Do they hope the law gets changed one day? The psychiatrist in question said he’s personally in favor of changing the law. But it is not their job, nor is it part of their agenda. It is worth noting though, that even though Lebanon is technically “40 years late,” it’s still the “first country in the region to have such stances made public.”

Either way, based on my observations in psychiatry for the past few weeks, Lebanon has a long, long way to go regarding much of that domain.

Joe Kodeih’s Le Jocon – Review

Le Jocon Joe Kodeih

Lebanese comedian Joe Kodeih’s latest offering is Le Jocon, a play whose title is a play off the french name of DaVinci’s Mona Lisa.

Le Jocon starts with Kodeih visiting a psychatrist who immediately subjects him to hypnosis and asks him about his mother. Running for approximately 60 minutes, Le Jocon is a more or less autobiographical portrayal of some key moments in Kodeih’s life – all of which are given a comedic twist, obviously: from his moment of conception to his first days of school to growing up and going to Paris for a few days of vacation.

Those events are all done to the backdrop of a Lebanese life in Achrafieh, which makes the play very concentric. If you haven’t spent time in that part of Beirut or are not familiar with the many stereotypes associated with the people of Achrafieh, there are many jokes that you will miss.

Moreover, one of the key moments in the play which takes the biggest fraction is Kodeih’s visit to Paris which is told in three parts stretching over the three days of his visit. I personally found it hilarious because I had been to Paris but for someone who doesn’t know what Ch√Ętelet-Les Halles is (a subway station the size of Beirut’s airport) or what happens on the many different streets of Paris that he mentions, the jokes will come off flat or how difficult it is to take that infamous schengen visa picture: don’t smile, head at a 90 degrees angle, let the sadness erupt from your depth. Hilarious. Unless, of course, you were never submitted to a schengen visa picture.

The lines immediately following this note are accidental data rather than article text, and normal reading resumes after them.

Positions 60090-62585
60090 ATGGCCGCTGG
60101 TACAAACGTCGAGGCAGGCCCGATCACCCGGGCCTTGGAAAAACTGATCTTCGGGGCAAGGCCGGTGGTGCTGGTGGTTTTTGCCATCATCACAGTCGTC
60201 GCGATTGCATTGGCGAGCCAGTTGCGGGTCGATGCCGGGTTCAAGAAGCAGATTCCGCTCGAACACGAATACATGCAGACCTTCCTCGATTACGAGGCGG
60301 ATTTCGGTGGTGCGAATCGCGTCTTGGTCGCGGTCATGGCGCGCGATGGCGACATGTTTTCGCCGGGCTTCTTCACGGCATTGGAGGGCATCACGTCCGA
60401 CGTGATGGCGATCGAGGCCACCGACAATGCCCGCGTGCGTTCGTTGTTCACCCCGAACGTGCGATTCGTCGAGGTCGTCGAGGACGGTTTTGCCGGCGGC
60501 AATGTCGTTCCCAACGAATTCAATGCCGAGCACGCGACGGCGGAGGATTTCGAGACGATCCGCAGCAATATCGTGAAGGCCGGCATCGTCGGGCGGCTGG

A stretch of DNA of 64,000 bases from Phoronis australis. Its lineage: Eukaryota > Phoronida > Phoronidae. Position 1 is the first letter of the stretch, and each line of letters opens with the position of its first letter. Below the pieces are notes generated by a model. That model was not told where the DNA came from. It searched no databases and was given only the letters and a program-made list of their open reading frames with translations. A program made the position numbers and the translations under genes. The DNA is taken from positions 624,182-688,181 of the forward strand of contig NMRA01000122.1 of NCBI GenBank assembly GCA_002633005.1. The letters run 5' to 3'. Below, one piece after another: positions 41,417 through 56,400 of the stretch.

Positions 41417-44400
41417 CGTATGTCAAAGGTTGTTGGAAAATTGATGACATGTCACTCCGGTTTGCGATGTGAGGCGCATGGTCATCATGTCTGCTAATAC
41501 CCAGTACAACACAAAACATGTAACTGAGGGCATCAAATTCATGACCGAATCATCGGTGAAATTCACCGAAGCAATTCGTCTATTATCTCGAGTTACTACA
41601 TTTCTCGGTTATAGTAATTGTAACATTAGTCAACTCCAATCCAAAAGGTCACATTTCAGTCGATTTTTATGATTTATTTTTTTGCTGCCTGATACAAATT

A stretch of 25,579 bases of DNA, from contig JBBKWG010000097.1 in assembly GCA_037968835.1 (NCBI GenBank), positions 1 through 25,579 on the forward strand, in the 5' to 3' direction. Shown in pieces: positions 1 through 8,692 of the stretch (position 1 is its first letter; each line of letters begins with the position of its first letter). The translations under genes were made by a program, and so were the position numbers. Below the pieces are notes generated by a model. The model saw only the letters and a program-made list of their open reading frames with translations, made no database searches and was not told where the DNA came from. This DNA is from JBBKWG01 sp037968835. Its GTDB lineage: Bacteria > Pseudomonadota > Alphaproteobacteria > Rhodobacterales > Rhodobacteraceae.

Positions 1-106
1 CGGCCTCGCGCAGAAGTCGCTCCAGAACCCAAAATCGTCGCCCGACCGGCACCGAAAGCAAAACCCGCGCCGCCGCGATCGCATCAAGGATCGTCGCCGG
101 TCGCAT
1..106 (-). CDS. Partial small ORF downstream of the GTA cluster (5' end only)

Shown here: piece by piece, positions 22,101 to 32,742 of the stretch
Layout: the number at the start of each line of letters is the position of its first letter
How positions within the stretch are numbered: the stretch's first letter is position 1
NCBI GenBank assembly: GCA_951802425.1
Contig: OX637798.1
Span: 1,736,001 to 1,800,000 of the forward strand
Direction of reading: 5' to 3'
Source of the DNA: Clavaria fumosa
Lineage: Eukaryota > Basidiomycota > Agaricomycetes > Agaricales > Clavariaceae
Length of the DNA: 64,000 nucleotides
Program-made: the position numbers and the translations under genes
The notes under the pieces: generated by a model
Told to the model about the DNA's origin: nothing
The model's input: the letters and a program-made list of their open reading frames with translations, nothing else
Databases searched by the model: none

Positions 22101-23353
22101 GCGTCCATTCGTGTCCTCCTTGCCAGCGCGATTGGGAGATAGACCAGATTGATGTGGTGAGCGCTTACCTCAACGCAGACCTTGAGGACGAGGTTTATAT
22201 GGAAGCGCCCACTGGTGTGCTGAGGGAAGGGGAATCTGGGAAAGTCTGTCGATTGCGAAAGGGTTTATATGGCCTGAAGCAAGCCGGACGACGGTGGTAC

My main problem with Le Jocon, however, is – and I understand this is overly analytical from my part – the stereotyping of the psychiatry experiment which Kodeih uses as a vessel to tell his story especially that it only serves to reinforce the misconceptions that many people have about the field, one which is more or less a taboo in Lebanon still. Of course there will be hypnosis. Of course the psychiatrist will ask about his mother. Of course he will turn out to have issues with his mother. I don’t feel we are at a point where that field should be an open field for comedy yet.

In general, though, Le Jocon is an entertaining short play. Tickets are for 20,000 and 30,000LL. Only two shows remain next weekend. It will make you laugh. So why not?



Silver Linings Playbook – Movie Review

Silver Linings PLaybook movie poster

For all matters and purposes, Silver Linings Playbook is a movie that shouldn’t technically work. It struts the line of a cliche romantic comedy so dangerously close that it could wander into those realms very easily. The premise isn’t groundbreaking. Very little about it is out of the box enough for it to be as brilliantly exhilarating as it turns out to be.